UFC light heavyweight champion Daniel Cormier sits down with Stephie Haynes fo an in-depth interview about everything from Jon Jones to Brendan Schaub to Project Spearhead and more.
Daniel Cormier just turned 39 and has engaged a personal countdown timer to his retirement, exactly one year from his March 20th birthday. Even though he’s at the pinnacle of the sport, the current UFC light heavyweight champion won’t be dissuaded from the path to his career’s end, either. The possibility for a huge paycheck in a hypothetical crossover bout with Anthony Joshua isn’t enough, but perhaps more telling, a chance at redemption via a fight with longtime nemesis Jon Jones isn’t either, if those possibilities don’t arise before he turns 40.
Most athletes wouldn’t set such stringent limitations on themselves, but Cormier isn’t most athletes. His willingness to walk away from the sport while still at the top of his game is geared toward legacy and well-being, and thanks to smart financial planning, he’s positioned himself to live comfortably and worry-free in his post-fighting years. In short, Daniel will be riding off into the sunset the way fans and pundits always hope for, with an outstanding body of cage work, a solid future within the community via his work as an analyst, and with all his wits intact.
In a recent interview with Bloody Elbow, Cormier discusses his future, why he doesn’t have to be concerned with finding another job as so many fighters before him have had to do, and the one thing he regrets from his time in the sport. He also fields questions on a variety of current news topics including Floyd Mayweather’s MMA ambitions, Luke Rockhold’s possible move to light heavyweight, thoughts on Project Spearhead and plenty more.
Stephie Haynes: If Anthony Joshua were to try his hand at MMA, as he has expressed an interest in it, would a big payday versus him persuade you to stick around longer?
Daniel Cormier: Nah. I mean, it would all have to work in the timeline. I’m just glad that people even consider me in this conversations, “best guy here” “one of the best to do it” “one of the best ever”…I’m just lucky I’m in those types of conversations. But, we generally don’t get to see those fighters walk away when they should, at the top of the game.
I feel like in 12 months, I’ll still be as good as I am today and when I walk away, I won’t have devalued myself by taking all kinds of unwarranted losses. You start seeing your favorite fighters and boxers start losing to guys that would have never had a chance against them before. I don’t want to be that guy walking out to the Octagon questioning if I’m still good enough to get the job done. I don’t want to be in that situation.
That’s why there’s only 12 months left for me, because I feel like in 12 months, I’ll still be competing at the level I’m at right now. If it starts to slow down, hopefully it won’t be so drastic that I can’t compete and get the results that I’m used to.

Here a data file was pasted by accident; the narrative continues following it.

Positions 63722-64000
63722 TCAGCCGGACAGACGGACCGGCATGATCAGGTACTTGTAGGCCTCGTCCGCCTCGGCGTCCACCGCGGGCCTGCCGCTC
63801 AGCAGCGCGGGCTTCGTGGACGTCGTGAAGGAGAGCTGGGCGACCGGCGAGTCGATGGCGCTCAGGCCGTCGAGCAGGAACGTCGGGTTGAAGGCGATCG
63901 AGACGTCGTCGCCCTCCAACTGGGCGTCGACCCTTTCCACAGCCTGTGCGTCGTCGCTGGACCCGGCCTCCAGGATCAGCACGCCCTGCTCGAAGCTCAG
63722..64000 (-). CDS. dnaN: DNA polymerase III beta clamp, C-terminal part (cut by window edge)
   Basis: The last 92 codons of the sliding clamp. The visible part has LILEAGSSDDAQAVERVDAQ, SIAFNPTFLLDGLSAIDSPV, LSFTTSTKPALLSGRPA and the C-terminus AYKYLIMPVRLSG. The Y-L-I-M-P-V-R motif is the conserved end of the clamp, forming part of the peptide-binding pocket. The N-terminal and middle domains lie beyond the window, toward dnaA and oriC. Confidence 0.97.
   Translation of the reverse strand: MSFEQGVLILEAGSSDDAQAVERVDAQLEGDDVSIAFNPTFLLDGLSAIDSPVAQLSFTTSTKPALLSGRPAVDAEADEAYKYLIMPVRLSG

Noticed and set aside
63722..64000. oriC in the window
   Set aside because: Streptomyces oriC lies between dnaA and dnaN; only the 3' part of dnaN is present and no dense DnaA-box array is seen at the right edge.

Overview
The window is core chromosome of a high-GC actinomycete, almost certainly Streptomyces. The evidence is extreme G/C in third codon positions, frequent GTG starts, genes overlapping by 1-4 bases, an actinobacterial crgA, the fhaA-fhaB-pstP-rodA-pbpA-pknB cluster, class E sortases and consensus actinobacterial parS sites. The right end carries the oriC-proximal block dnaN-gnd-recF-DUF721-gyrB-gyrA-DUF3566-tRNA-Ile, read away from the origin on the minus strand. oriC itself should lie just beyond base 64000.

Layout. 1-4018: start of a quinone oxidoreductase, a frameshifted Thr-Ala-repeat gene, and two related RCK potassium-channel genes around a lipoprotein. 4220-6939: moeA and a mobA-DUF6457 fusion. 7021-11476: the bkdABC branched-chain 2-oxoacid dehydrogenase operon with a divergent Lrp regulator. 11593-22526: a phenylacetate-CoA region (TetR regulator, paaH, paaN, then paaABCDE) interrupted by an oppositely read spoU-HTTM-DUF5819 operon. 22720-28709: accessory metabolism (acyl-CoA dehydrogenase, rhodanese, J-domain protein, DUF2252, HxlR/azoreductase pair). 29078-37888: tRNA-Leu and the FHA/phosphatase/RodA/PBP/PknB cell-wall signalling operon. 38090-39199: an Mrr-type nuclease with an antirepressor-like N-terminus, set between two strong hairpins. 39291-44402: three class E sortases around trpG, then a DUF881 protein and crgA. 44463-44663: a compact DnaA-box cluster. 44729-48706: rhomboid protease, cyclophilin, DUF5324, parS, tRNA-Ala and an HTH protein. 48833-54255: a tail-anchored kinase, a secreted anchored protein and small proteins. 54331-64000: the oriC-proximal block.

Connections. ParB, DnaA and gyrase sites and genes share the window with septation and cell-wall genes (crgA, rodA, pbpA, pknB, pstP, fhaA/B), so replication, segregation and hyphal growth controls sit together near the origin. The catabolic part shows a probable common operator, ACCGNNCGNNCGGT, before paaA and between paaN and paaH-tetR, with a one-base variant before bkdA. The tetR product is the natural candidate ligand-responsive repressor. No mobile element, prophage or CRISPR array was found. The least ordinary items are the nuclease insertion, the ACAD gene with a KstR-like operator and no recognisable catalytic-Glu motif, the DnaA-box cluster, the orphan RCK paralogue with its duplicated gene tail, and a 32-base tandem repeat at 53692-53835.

Stephie Haynes: So, there’s no scenario, no amount of money that would change that?
Daniel Cormier: A long time ago, we decided as a family that at this age, I would walk away. But my wife told me, ‘I don’t think you’ll be able to walk away. I think you like the fight, the adrenaline, the competition too much. I don’t know if you’re going to be okay, I think you might still be fighting.’ I was like, ‘Nah, I told you guys a long time ago that I was doing it at this time and I’m going to stick to that.’
My wife is like, ‘Oh my goodness, what am I going to do with this dude?’ [laughs] She knows that whenever I don’t have fights or I don’t have anything to do…she’s like, ‘Go to the gym. You have to find a way to get rid of some of this energy because you’re driving me crazy.’ It’s still a big wakeup call that I’m 362 days away from not having the possibility of a fight again.
Stephie Haynes: What happens after those 362 days?
Daniel Cormier: I don’t know. I was talking to a friend and they told me if I start putting money away, I can go to golf school. [laughs] You know you can do that? You can actually go to college for golf. If it’s an accredited university and they offer golf as a class—I can go to golf class!
I can do anything I want. I’ve gotten lucky in the sense that I’ve locked up this commentary stuff, the TV side of things, some investments that I’ve made, and I don’t have to be one of these champions that goes out looking at the lights. I may lose some fights, but I don’t have to be like everybody else. I’m kind of looking forward to leaving with everything that I’ve done still intact.
Stephie Haynes: You don’t really have to worry about getting a job or starting a business after your fight career is over, do you?
Daniel Cormier: No, not at all. Last year, I did 10 or 11 color commentary gigs, and that’s enough money for anyone to make a really good living. That’s not counting UFC Tonight or any of the other work I do at FOX, so yeah, I’m in a good position.
Stephie Haynes: What’s going to be your outlet to release all that energy?
Daniel Cormier: I tried to retire before after the Olympics in 2008. I was like, ‘Okay, I’m retiring,’ and I played like 1000 games of NBA2K because I needed something to compete with. It’s what I’ve done my whole life, so I’ll coach at AKA. My son will be competing, my daughter will be competing. I feel like my outlet will become my children and their successes.
Stephie Haynes: You’ve got the fight with Stipe coming up this summer and you’re going back to heavyweight for it, so do you still maintain the services of FitnessVT, Lockhart & Leith?
Daniel Cormier: I’ll keep the guys, I’ll keep Tyler (Minton). I’ll still use the company, because even if you’re able to eat more, you still have to eat clean, and eat for performance. Those guys are the best in the business, so I’m going to keep working with the team that’s helped me have so much continued success. They really do help my performance.
Stephie Haynes: Are you working with Cain Velasquez for this camp or is he doing his own thing?
Daniel Cormier: He’s really going to try to help me become the champion. We’ve talked about this internally and we decided the path we’re going to take when I become champ, and he, step by step, is trying to help me accomplish this goal.